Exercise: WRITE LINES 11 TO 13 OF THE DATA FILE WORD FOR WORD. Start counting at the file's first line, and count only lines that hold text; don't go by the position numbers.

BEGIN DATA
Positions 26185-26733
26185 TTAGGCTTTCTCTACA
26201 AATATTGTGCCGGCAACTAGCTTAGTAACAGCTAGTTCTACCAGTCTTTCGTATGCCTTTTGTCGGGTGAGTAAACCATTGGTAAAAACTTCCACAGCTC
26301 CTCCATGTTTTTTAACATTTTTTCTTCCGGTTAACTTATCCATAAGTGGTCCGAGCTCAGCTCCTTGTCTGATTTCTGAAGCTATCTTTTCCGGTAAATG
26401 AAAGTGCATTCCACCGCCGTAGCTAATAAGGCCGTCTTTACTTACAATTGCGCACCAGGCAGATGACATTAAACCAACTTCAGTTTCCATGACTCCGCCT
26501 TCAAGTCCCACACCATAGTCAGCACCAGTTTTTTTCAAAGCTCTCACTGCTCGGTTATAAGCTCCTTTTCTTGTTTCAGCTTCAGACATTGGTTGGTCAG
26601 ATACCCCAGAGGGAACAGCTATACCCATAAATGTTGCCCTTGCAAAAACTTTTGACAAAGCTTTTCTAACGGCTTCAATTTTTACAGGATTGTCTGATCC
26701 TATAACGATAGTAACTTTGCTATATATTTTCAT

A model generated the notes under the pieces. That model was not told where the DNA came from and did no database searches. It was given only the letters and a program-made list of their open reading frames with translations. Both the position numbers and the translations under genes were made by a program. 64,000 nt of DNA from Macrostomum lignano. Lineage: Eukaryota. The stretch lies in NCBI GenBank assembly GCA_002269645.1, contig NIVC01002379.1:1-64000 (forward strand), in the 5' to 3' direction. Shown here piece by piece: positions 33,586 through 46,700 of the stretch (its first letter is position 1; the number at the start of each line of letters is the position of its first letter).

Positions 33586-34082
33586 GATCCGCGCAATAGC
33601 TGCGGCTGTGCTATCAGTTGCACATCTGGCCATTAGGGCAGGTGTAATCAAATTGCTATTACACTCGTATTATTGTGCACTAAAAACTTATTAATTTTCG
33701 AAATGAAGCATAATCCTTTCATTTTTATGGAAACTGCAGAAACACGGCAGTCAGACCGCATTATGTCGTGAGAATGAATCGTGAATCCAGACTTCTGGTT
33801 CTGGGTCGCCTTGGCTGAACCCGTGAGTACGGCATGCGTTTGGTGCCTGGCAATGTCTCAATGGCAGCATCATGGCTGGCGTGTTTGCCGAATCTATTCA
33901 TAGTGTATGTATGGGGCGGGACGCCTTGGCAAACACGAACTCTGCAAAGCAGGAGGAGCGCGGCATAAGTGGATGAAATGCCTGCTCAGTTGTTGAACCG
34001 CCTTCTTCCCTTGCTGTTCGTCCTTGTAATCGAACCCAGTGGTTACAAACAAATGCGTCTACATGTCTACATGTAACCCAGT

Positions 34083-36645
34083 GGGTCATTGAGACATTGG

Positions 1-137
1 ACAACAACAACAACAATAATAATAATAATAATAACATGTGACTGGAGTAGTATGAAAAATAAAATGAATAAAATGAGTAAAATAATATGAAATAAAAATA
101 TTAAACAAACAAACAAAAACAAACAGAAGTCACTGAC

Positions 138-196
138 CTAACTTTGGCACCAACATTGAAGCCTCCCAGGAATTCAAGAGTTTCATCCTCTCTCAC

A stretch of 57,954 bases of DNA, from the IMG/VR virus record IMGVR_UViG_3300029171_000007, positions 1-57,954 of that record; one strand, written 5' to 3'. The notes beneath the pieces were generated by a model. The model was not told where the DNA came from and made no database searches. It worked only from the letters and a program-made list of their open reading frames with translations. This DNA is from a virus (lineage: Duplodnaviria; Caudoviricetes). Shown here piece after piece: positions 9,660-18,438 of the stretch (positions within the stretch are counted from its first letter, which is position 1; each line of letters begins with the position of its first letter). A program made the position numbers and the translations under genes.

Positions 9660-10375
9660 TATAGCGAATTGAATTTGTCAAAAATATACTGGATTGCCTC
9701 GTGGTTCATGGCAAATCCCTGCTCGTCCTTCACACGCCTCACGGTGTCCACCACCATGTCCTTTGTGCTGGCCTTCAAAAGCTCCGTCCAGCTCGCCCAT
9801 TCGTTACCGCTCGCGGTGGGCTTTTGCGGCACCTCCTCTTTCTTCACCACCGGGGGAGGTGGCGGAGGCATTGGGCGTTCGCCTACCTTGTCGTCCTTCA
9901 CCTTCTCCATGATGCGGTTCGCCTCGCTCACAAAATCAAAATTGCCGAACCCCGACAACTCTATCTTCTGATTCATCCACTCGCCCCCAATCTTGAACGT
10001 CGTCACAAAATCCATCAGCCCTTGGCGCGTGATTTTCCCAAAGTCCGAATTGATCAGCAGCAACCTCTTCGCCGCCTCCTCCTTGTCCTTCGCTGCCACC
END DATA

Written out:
33586 GATCCGCGCAATAGC
33601 TGCGGCTGTGCTATCAGTTGCACATCTGGCCATTAGGGCAGGTGTAATCAAATTGCTATTACACTCGTATTATTGTGCACTAAAAACTTATTAATTTTCG
33701 AAATGAAGCATAATCCTTTCATTTTTATGGAAACTGCAGAAACACGGCAGTCAGACCGCATTATGTCGTGAGAATGAATCGTGAATCCAGACTTCTGGTT